2. a) Why are hurricanes called tropical cyclones and not equatorial cyclones?
Hurricanes are called tropical cyclones and not equatorial cyclones because only tropical cyclones that form over the Atlantic Ocean or eastern Pacific Ocean are called “hurricanes”. A hurricane needs the Coriolis Effect to aid the rotation of the cyclone, however this is only strong enough between 5-20 degrees north or south of the equator. b) As the name cyclone suggests the storms cycle. In what direction do they cycle and why? Explain. The direction in which a cyclone spins depends on which side of the equator the cyclone is present. Cyclones spin in a clockwise direction in the southern hemisphere and anticlockwise in the northern hemisphere. This difference in rotation is due to the Coriolis Force, which is caused by the Earth's rotation. The Earth spins faster at the equator than the poles. c) Early in their development, Atlantic cyclones begin to movie in what direction? Why?
Early in their development Atlantic cyclones move westward due to the easterly trade winds in the Hadley cell. Found in the tropics, these winds are surface winds that blow from the South-East in the Southern Hemisphere and North-East in the Northern Hemisphere, therefore resulting in pushing the cyclones westwards towards North America. d) What happens to the hurricane when it hits the Gulf stream? Why? As a hurricane hits the warm water of the Gulf Stream it strengthens, therefore becoming more intense. The warm water above 27°C is needed for the hurricane to form due to the creation of an unstable atmosphere, which will lead to air rising and creating deep convection that result into strong winds. e) What happens to the hurricanes as it makes landfall? Why? As the hurricanes make landfall, the center of the storm moves across and intersects the coastline. Therefore, the eye of storm is now moving across land. This results in severe damage because the strongest winds are all situated along the eyewall. Due to the fact the hurricanes have lost their prime source of fuel, being warm water, the hurricanes also lose their strength and quickly scatters. f) Using the information on Hurricane Juan (find at national hurricane center website) and observing your track, describe why Juan was different in its formation. Hurricane Juan has a different formation compared to the other hurricanes on the map because this hurricane was special in never entering the tropical latitudes of 5° and 20° North or South. This resulted in hurricane Juan having a fairly straight pathway northwards, instead of being affected by the Trade Winds like most hurricanes coming from the Atlantic. g) Describe some of the damage that was caused by hurricane Juan.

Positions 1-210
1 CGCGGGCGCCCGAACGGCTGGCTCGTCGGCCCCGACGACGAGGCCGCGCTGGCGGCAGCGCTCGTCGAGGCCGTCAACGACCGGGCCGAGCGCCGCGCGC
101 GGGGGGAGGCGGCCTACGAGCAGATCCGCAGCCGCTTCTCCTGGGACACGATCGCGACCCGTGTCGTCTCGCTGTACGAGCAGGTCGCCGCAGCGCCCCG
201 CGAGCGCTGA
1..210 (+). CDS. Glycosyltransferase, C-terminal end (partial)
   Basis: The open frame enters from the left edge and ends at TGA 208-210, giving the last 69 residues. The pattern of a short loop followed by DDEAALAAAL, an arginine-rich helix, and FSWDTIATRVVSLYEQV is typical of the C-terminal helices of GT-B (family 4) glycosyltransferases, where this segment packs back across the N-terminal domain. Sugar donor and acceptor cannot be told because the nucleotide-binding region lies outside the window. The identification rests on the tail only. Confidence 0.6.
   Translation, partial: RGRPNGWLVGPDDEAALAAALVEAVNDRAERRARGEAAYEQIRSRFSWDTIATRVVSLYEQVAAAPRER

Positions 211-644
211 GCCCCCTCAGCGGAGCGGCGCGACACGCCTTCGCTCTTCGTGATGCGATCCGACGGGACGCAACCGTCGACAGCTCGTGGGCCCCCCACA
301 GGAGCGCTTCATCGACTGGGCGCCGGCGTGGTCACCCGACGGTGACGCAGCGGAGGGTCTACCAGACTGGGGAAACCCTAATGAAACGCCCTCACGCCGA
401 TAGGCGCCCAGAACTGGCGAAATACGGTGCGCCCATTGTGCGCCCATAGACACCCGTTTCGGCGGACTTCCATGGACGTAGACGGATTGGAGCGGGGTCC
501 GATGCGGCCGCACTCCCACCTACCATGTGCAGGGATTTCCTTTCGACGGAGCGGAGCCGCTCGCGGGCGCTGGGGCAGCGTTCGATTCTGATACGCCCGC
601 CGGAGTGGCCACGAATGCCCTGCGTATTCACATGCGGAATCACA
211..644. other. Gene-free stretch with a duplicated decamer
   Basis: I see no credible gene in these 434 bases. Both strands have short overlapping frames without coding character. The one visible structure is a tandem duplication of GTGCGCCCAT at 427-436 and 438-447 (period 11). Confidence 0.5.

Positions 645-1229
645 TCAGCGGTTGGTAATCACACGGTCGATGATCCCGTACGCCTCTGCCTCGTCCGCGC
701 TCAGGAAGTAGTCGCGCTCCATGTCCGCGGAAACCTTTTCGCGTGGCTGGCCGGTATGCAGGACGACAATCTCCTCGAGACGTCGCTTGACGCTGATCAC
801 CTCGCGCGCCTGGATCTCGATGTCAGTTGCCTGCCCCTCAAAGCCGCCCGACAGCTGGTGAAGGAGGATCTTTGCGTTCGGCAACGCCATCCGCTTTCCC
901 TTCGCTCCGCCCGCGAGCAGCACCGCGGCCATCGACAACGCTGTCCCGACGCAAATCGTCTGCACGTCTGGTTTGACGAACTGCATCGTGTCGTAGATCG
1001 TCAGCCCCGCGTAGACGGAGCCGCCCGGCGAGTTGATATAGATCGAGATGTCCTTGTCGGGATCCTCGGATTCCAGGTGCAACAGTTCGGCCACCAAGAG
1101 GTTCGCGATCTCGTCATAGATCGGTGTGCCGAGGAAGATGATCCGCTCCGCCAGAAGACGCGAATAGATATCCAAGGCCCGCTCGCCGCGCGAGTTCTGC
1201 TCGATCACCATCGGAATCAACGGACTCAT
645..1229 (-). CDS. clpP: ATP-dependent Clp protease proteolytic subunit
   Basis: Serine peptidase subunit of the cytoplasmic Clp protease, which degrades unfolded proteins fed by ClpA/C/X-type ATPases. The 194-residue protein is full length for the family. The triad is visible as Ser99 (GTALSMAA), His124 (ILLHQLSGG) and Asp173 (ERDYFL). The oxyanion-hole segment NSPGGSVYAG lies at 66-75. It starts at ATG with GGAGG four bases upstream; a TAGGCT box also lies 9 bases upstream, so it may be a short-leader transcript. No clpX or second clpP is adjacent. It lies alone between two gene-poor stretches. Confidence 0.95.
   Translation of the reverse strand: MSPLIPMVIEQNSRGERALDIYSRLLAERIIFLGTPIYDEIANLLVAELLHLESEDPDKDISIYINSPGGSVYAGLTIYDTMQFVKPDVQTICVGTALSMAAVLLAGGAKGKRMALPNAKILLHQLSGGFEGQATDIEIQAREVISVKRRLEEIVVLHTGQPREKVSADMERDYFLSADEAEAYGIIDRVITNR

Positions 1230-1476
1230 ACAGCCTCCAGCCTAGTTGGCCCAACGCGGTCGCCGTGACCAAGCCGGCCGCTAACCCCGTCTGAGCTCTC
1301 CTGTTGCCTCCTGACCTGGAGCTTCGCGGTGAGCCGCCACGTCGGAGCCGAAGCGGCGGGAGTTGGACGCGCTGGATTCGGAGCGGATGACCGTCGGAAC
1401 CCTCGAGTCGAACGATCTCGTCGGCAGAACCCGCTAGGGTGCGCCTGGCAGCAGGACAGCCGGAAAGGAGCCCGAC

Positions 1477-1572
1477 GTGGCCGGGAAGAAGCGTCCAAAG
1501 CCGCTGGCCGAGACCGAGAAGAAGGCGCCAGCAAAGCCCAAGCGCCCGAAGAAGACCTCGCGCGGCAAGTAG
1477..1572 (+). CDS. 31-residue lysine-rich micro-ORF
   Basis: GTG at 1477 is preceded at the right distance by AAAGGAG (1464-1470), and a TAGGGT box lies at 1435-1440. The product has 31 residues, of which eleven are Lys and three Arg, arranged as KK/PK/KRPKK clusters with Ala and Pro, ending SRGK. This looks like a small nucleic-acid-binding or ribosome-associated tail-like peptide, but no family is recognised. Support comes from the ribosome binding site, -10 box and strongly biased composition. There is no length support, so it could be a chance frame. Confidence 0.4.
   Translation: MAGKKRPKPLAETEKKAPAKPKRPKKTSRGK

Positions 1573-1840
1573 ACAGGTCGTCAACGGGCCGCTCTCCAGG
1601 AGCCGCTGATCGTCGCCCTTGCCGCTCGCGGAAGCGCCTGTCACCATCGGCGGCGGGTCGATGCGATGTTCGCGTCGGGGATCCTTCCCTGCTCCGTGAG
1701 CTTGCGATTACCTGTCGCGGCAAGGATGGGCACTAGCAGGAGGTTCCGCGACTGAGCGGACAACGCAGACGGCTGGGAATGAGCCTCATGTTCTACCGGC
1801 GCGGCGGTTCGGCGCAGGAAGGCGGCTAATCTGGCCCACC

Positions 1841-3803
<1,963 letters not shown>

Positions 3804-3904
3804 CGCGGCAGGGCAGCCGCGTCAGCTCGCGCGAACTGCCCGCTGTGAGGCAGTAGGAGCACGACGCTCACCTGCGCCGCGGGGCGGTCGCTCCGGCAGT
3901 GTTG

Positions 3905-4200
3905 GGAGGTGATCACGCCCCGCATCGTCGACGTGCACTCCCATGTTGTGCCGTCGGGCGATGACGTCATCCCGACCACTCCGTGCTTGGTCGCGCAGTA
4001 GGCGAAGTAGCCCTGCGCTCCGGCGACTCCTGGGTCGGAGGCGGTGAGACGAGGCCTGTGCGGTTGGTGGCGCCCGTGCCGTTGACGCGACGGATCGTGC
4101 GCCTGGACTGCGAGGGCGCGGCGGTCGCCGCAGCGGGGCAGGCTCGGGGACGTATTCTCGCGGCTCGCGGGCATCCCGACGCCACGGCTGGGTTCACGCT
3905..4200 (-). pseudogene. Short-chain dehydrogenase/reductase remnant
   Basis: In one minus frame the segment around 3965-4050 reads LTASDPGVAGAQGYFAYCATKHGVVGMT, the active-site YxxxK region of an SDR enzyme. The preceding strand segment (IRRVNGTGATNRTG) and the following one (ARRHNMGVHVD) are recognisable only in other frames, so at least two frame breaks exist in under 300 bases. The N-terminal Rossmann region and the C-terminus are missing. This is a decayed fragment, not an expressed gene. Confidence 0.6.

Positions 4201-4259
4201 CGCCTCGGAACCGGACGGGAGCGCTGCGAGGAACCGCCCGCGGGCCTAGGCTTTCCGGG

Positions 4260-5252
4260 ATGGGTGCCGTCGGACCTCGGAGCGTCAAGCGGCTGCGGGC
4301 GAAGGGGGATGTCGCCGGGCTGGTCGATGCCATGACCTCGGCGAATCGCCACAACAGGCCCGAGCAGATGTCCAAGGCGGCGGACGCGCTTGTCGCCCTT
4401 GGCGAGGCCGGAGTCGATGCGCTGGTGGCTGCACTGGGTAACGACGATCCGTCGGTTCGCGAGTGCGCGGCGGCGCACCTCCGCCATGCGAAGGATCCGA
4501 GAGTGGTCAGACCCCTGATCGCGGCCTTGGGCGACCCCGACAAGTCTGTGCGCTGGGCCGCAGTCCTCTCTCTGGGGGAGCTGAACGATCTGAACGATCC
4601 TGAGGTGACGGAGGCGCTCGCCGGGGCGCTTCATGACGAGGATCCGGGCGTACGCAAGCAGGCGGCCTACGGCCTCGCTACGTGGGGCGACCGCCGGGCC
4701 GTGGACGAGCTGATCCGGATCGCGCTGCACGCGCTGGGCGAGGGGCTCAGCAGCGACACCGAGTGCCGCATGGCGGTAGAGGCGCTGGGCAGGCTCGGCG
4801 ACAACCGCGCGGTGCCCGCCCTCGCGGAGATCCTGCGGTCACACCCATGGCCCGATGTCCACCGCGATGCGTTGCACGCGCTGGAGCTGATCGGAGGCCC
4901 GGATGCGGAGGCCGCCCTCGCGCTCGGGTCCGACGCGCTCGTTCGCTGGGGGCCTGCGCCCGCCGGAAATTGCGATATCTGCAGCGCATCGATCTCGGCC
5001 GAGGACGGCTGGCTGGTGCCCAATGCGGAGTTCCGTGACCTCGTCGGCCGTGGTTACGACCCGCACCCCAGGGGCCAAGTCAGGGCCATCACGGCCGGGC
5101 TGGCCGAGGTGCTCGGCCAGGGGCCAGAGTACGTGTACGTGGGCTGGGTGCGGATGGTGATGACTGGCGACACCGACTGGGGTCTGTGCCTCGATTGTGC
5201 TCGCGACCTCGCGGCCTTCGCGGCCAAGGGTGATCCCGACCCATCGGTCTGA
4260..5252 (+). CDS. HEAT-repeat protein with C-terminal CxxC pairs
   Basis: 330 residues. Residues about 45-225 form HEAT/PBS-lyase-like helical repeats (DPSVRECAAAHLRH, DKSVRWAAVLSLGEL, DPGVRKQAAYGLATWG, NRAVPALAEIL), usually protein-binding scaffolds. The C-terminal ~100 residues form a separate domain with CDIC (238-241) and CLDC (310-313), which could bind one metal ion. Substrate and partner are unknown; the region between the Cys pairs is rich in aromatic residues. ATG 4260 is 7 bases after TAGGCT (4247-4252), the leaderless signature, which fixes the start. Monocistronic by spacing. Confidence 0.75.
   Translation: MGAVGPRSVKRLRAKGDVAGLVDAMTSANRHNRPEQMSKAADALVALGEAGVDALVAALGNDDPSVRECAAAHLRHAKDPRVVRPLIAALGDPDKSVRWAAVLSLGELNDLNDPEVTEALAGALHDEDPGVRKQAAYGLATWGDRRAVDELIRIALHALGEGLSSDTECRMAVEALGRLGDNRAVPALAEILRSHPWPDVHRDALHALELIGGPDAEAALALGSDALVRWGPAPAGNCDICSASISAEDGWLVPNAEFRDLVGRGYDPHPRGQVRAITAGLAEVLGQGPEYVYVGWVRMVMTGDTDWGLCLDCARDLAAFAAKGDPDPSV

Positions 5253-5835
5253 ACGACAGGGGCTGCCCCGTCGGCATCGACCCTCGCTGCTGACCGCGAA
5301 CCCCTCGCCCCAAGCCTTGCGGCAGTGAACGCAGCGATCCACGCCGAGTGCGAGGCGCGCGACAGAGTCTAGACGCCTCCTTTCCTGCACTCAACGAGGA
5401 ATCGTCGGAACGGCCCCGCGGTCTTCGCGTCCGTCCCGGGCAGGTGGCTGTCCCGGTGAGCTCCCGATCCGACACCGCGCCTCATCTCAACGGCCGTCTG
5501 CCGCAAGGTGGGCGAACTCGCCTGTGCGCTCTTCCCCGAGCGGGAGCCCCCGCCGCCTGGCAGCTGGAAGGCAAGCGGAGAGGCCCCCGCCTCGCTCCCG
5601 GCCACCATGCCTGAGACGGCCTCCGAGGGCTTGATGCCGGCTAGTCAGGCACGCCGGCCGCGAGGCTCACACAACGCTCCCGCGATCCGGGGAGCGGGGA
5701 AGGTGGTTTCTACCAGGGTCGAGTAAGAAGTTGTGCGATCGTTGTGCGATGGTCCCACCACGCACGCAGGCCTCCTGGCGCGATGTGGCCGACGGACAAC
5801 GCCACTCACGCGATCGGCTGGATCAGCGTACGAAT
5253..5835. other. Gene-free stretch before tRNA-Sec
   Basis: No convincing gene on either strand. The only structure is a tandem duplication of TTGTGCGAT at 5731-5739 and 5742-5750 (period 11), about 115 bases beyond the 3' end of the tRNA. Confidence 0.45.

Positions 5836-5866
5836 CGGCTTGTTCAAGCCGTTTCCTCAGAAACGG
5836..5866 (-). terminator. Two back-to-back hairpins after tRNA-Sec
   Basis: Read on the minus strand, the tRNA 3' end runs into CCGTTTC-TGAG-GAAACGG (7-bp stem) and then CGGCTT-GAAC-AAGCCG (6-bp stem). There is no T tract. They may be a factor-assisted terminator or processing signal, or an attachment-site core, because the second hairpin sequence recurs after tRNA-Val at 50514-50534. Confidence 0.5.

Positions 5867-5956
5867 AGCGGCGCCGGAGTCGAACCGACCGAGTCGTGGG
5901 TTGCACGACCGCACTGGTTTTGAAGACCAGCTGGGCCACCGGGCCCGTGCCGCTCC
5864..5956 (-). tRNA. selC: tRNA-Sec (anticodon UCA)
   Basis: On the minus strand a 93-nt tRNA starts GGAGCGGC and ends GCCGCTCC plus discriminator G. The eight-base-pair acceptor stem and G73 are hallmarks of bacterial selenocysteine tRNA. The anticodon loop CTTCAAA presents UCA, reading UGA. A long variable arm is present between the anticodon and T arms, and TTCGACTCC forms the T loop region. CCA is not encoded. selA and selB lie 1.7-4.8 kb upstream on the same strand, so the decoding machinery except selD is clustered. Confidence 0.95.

Hurricane Juan, damaged the woodlands in the central portion of Nova Scotia with lesser damage east and west of the storm center. The hurricane caused significant damage to standing timber on both Crown and private holdings throughout the region. Several flights over the central part of the province were made in order to evaluate the damage imposed by the hurricane. Juan's passage resulted in 8 fatalities and over CA$300 million (US$200 million) in damage h) Hurricane Mitch was one of the most intense and one of the most deadly hurricanes to strike North/Central America. Offer reasons why it was so intense and why it was so severe in terms of lives lost. Hurricane Mitch was truly devastating